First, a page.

For me one of the great pleasures of the film was watching the 87-year-old Jerry Lewis and the 91-year-old Sid Caesar holding forth on their early days in the Catskills in the 30s and 40s. By 1958, the two were king of the motion picture and television respectively. If you went to a premiere of a Martin and Lewis comedy, you’d expect to stand on a line to buy tickets that went around the block. Around the same time Sid Caesar’s “Show of Shows” had a bigger audience share on NBC than Seinfeld. For my money, Caesar’s show was ten times hipper than Seinfeld’s (Seinfeld’s career was also launched in the Catskill’s but at a time when it was on the decline.) It was on the “Show of Shows” where I saw him leading the cast in a parody of what was obviously a Kurosawa movie long before I knew that Kurosawa existed.

Screen shot 2013-07-31 at 11.45.12 AM

At this point, it is worth including the panels above are from my abortive memoir done with Harvey Pekar even though his widow has warned me that I do not have her permission to do so. The shrill and vindictive woman obviously understands nothing about “fair use” laws.

Mel Brooks was among the writers for “The Show of Shows”. Some years later Woody Allen wrote for Sid Caesar TV specials. Both men got started in the Catskills. In a Wikipedia article on Borscht Belt humor, Brooks is included as an example of puns, one of the four dominant characteristics:

  • Bad luck: “When I was a kid, I was breast-fed by my father.” (Dangerfield)
  • Puns: “Sire, the peasants are revolting!” “You said it. They stink on ice.” (Harvey Korman as Count de Money (Monet) and Mel Brooks as King Louis XVI, in History of the World Part I)
  • Physical complaints and ailments (often relating to bowels and cramping): “My doctor said I was in terrible shape. I told him, ‘I want a second opinion.’ He said, ‘All right, you’re ugly too!'” “I told my doctor, ‘This morning when I got up and saw myself in the mirror, I looked awful! What’s wrong with me?’ He replied, ‘I don’t know, but your eyesight is perfect!'” (Dangerfield)
  • Aggravating relatives and nagging wives: “My wife and I were happy for twenty years. Then we met.” (Dangerfield). “Take my wife—please!” (Henny Youngman); “My wife drowned in the pool because she was wearing so much jewelry.” (Rickles); “My wife ain’t too bright. One day our car got stolen. I said to her, ‘Did you get a look at the guy?’ She said, ‘No, but I got the license number.'” (Dangerfield) “This morning the doorbell rang. I said ‘Who is it?’ He said ‘It’s the Boston strangler.’ I said ‘It’s for you dear!'” (Youngman)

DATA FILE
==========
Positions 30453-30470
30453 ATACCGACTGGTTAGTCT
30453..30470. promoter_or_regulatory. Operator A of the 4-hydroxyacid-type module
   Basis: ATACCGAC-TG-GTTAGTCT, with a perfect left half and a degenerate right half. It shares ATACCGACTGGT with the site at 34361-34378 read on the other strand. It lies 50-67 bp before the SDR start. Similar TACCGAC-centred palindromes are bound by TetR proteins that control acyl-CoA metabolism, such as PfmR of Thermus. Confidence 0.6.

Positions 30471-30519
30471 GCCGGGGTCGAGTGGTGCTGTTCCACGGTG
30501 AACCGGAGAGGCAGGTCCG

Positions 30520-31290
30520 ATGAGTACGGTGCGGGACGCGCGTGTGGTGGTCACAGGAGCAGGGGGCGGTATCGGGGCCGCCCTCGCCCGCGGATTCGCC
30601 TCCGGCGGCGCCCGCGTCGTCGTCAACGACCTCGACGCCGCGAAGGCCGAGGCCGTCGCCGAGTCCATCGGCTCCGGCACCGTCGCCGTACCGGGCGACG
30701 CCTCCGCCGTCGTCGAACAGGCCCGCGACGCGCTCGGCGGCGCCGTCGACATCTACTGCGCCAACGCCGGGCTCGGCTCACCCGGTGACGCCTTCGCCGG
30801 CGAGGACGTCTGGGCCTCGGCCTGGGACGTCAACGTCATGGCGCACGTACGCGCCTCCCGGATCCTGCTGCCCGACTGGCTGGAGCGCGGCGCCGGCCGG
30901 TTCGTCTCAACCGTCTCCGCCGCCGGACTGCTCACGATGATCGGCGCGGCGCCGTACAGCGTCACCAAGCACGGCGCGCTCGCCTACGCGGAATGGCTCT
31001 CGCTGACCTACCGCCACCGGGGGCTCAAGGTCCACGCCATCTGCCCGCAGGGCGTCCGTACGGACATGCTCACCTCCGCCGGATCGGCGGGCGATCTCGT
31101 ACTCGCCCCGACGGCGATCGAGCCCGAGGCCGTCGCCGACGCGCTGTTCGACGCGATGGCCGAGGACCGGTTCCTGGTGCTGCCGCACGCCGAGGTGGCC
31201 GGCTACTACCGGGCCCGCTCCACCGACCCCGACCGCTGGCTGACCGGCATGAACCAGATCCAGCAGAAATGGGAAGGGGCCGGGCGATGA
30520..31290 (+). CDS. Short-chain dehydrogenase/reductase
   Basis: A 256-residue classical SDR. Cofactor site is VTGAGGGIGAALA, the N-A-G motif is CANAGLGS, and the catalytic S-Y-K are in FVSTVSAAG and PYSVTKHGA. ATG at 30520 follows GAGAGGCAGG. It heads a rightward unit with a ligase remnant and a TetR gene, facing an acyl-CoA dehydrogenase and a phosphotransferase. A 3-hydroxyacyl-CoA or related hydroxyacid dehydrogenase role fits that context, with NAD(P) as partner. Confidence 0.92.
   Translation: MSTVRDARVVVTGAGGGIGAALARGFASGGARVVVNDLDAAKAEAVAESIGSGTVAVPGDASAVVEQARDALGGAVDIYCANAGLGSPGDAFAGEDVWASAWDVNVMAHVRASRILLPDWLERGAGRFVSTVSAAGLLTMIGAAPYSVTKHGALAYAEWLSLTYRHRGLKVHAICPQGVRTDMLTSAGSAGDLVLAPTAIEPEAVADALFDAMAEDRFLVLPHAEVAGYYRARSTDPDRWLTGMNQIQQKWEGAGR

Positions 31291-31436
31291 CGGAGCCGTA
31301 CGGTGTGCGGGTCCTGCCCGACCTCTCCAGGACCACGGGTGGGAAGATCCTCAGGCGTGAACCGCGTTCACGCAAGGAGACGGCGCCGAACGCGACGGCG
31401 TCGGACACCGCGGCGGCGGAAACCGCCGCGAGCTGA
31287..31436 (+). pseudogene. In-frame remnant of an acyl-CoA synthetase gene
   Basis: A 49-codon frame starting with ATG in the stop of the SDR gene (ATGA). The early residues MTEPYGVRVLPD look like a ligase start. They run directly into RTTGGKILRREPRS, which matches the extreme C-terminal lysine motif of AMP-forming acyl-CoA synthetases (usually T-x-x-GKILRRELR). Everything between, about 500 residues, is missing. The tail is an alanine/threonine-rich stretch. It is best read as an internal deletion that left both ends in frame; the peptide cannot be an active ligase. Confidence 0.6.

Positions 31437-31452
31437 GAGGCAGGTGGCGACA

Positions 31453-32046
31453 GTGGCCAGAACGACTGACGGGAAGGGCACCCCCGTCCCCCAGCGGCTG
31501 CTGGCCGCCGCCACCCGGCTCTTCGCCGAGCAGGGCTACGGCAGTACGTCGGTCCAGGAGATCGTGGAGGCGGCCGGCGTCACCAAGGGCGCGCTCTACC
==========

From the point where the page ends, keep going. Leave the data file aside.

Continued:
I don’t care much for the sexist junk about wives but all the rest of it rings a bell and was certainly an influence on my own sense of humor. The Wikipedia summary, however, does not mention what for me is the crowing element of Borscht Belt humor: self-deprecation. Although he was only part of the Catskills in the eleventh hour, Woody Allen was a master of self-deprecation. A typical Allen joke from this period: “I was thrown out of college for cheating on the metaphysics exam; I looked into the soul of the boy sitting next to me.”

Some say that brevity is the soul of wit. For me it is self-deprecation. While I am the target of deprecators near and far, I always beat them to the punch. In order to make my posts on the most abstruse topics palatable to the average radical, I try to thrown in a few jokes like the chopped meat surrounding a pill given to a pet dog.

When I was in the early stages of writing the text for the memoir I did with Pekar, I told him that it would be filled with jokes. I said that it would be in the spirit of the stand-up comedians I used to hear when I was a teen in the Catskills. Too bad it will never see the light of day except for these “fair use” samples. That’s her loss financially and mine creatively. But most of all, it is a loss to her late husband’s legacy that matters less to her than her petty feud with me.

January 29, 2013

Charlie Kimber responds to critics

Filed under: humor — louisproyect @ 8:28 pm

Next Page »

The Rubric Theme. Blog at WordPress.com.

Follow

Get every new post delivered to your Inbox.

Join 1,966 other followers